Friday, July 30, 2010

The Horrors of Formatting

Posted by LD Keach on Friday, July 30, 2010

(Or, is that 90,000 words in your pocket, or are you just screwing with my head?)





I am currently formatting a novel for submission. I want to die.

No, seriously—it would be preferable to lay naked, bound and baking under a hot desert sun, with starving vultures pecking incessantly at my midsection in order to reach my moist, protein-rich innards.

Preparing a novel manuscript is Hell. True Hell. Only the most methodical OCD maniac could gain any pleasure from preparing a 356 page manuscript to be sent to a publisher. If you’ve never done it, you may be asking, Whyfore, yon suicidal Horror Writer, does thou formatting drive you such into unblinking madness?



Whyfore, indeed. Why manuscript preparation sucks so much, let me count the ways:


1. Typos. Holy Hand Grenade, the typos. If you’re doing it right, you will pick through every paragraph, every page, to make sure you haven’t missed a single comma, capitalization, or accidentally misused any form of those dreaded grammar bombs Your, Their, and Its. The process can last for weeks, months if you’re really crazy, and you’ll go to sleep every night seeing line breaks dancing behind your eyelids like a bad acid trip.

2.Wordcount. There are two different ways to calculate word count; automatic computer count and the old typesetter’s method. Simple, right? And it would make sense that any book publisher’s guidelines would state whether they want the computer count or the typesetter method, yeah? Even simpler!

No, it is far, far from simple. It is mind-blowingly frustrating.

Take, for example, the novel I’m working on. Automatic computer word count states that it is exactly 68,940 words. (Let’s not even get in to how heart-breaking that is after I spent the better part of a year on the damn thing.) But, the exact same novel put into the correct format for the old typesetter method—one inch margins, 12 point non-proportional font like Courier (not Times New Roman!) with 25 lines and 250 word/spaces average per page—and suddenly, my novel is 89,000. Seriously. 250 times 356 is nearly ninety thousand words. What the malicious crap is this?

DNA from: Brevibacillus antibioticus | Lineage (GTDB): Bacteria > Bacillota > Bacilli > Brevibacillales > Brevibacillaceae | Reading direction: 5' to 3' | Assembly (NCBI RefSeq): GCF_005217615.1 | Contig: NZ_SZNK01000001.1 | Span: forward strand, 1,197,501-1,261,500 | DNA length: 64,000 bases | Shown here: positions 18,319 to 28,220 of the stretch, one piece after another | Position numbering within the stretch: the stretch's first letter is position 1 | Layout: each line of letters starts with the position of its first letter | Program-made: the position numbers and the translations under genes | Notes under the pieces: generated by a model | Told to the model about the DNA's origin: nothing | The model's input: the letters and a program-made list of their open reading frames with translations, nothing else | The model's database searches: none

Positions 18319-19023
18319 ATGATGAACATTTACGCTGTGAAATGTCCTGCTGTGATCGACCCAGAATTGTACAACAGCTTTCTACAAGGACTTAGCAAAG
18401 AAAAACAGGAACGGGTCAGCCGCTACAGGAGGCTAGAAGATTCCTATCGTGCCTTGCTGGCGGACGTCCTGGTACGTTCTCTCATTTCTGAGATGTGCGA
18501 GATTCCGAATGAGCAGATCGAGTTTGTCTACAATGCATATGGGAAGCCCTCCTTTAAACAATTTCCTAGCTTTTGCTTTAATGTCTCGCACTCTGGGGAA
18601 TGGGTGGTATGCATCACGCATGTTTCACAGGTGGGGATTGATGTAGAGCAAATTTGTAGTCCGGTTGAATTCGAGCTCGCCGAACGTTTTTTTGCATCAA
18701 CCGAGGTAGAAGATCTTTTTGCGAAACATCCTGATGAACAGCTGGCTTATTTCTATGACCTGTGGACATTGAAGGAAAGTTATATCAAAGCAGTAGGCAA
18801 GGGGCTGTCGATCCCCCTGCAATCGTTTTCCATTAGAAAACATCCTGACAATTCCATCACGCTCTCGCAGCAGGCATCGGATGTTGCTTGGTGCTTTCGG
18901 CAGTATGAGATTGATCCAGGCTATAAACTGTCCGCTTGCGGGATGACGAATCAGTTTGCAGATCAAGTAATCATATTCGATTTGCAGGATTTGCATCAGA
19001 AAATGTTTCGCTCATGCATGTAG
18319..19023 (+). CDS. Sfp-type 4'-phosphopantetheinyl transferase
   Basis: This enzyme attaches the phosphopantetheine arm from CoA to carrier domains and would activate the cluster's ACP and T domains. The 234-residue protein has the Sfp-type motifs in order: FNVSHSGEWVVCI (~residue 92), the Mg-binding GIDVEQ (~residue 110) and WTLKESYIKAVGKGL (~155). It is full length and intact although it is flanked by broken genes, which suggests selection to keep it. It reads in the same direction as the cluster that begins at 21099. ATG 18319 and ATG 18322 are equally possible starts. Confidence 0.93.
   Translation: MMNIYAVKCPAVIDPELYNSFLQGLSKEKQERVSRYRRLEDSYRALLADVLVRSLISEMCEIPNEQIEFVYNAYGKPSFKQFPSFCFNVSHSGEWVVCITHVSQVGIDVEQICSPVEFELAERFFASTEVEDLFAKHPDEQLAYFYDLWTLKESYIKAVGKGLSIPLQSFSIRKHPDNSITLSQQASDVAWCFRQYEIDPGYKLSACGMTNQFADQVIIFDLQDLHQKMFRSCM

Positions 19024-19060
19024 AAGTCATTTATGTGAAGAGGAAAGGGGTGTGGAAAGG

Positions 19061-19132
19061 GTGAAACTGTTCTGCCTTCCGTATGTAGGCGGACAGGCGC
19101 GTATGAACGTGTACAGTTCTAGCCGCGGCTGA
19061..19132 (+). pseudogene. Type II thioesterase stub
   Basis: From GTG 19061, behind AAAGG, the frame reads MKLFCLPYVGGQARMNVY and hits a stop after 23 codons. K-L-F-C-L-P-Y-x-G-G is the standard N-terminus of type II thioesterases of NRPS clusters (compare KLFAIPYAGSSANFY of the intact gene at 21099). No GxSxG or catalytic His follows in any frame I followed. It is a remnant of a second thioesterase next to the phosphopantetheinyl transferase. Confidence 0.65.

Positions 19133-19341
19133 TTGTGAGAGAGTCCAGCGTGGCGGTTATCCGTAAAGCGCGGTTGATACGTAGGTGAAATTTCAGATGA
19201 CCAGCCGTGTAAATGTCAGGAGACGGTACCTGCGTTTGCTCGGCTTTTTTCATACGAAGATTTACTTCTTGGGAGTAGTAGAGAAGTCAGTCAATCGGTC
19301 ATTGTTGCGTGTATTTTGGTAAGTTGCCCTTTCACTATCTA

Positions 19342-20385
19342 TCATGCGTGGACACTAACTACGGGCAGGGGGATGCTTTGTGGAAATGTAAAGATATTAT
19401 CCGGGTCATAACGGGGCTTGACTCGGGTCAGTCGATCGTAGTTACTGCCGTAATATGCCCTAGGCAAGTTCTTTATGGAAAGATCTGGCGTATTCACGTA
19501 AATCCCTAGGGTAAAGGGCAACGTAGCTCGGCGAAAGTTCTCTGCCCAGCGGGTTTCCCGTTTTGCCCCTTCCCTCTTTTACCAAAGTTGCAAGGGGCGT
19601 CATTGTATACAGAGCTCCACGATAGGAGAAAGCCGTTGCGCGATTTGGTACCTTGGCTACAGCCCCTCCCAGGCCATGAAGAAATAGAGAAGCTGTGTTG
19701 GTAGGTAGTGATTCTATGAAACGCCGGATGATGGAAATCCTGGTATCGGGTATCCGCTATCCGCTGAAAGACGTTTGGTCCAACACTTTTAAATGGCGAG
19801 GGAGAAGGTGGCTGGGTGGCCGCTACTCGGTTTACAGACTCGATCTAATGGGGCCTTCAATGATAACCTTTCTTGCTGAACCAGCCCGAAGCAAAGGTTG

It gets better. So, while only the rare guidelines will actually specify in clear English how they’d like you to count your words, it’s safe to assume that electronic publishers will want the computer word count, and print publishers will want the typesetter’s method. (The idea is, of course, that blank spaces on a paper have to be counted the same way letters are, to control costs for print media.) So, you think, no big deal, if they’re print I’ll use a bunch of big words and miraculously engorge my novel upwards of an additional twenty thou…

And, then, the guidelines state: “Prepare your manuscript in Courier, or Times New Roman.”

Or? Or?! That throws off the whole thing! A proportional font like Times New Roman means you have no idea the average of spaces and letters on the page, and you’ll trim a good fifty pages off the manuscript and end up with some freakish sum like 72,000! And then, you’re like, “But I’ll just use the computer word count” but you realize you’re sending it snail mail and how are the slush pile readers supposed to know the computer word count when they’ve got paper in their hands? And then, they’ll probably use the old 250 times how many pages to calculate the word count anyway! And then, your head explodes.

3. Those damned Widows and Orphans. After you’ve mopped the pieces of your brain off the wall, its good to say, “Whatever, I’ll use Courier and just use the old typesetter method. It makes my novel bigger, anyway.” And then Word decides to torture you with the Widows and Orphans control, randomly dropping stray sentences off the bottom of the page so now, you have a manuscript that might be, oh, 23 or 24 lines per page average, which screws the whole thing.

And good luck trying to turn the feature off. Word is possessed by a writer-hating gremlin. But, it will be happy to lick up any brain pieces you left on the couch.

4. Synopses. Oh, Sweet and Salty Jesus. I…I can’t even speak of such things. It’s too horrible.

5. Money. Say, you’re lucky to have a local copy shop that knocks down the printing price to $.06 per page. For a 356 page novel, that’s $21.36. And that’s not even counting the two page synopsis (Aaah!) and the cover letter and the initial first three chapters and the Self-Addressed-Stamped-Envelope. Altogether, sending out one manuscript to three publishers costs around $90 bucks. If you go to Kinko’s and get gouged by their $.10-per-page, pay-by-the-minute computer printing service, that sum goes up to somewhere around $120.